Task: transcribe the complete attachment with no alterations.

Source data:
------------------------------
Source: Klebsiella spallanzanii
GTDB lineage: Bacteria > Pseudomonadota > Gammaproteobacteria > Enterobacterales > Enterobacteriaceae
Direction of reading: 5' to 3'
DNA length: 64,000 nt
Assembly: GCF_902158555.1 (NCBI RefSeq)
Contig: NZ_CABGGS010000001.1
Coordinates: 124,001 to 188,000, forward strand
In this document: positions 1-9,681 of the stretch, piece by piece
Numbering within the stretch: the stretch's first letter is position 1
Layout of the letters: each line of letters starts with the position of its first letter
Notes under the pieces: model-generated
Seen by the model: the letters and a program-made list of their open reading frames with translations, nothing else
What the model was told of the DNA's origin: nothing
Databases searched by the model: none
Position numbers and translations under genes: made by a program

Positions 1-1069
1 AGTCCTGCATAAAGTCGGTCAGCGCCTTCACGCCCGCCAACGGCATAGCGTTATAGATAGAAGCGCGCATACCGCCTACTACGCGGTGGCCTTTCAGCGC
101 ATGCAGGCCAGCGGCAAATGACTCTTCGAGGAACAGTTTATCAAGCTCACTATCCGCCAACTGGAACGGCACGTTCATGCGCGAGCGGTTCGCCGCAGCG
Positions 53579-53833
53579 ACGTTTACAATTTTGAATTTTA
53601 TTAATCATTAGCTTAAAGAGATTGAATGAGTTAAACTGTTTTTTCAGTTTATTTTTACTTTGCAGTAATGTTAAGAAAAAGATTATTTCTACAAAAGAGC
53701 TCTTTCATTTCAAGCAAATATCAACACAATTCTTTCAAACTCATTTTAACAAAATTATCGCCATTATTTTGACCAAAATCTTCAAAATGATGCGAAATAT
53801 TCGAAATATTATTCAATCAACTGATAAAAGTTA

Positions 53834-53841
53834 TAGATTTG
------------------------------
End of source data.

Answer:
Source: Klebsiella spallanzanii
GTDB lineage: Bacteria > Pseudomonadota > Gammaproteobacteria > Enterobacterales > Enterobacteriaceae
Direction of reading: 5' to 3'
DNA length: 64,000 nt
Assembly: GCF_902158555.1 (NCBI RefSeq)
Contig: NZ_CABGGS010000001.1
Coordinates: 124,001 to 188,000, forward strand
In this document: positions 1-9,681 of the stretch, piece by piece
Numbering within the stretch: the stretch's first letter is position 1
Layout of the letters: each line of letters starts with the position of its first letter
Notes under the pieces: model-generated
Seen by the model: the letters and a program-made list of their open reading frames with translations, nothing else
What the model was told of the DNA's origin: nothing
Databases searched by the model: none
Position numbers and translations under genes: made by a program

Positions 1-1069
1 AGTCCTGCATAAAGTCGGTCAGCGCCTTCACGCCCGCCAACGGCATAGCGTTATAGATAGAAGCGCGCATACCGCCTACTACGCGGTGGCCTTTCAGCGC
101 ATGCAGGCCAGCGGCAAATGACTCTTCGAGGAACAGTTTATCAAGCTCACTATCCGCCAACTGGAACGGCACGTTCATGCGCGAGCGGTTCGCCGCAGCG
Positions 53579-53833
53579 ACGTTTACAATTTTGAATTTTA
53601 TTAATCATTAGCTTAAAGAGATTGAATGAGTTAAACTGTTTTTTCAGTTTATTTTTACTTTGCAGTAATGTTAAGAAAAAGATTATTTCTACAAAAGAGC
53701 TCTTTCATTTCAAGCAAATATCAACACAATTCTTTCAAACTCATTTTAACAAAATTATCGCCATTATTTTGACCAAAATCTTCAAAATGATGCGAAATAT
53801 TCGAAATATTATTCAATCAACTGATAAAAGTTA

Positions 53834-53841
53834 TAGATTTG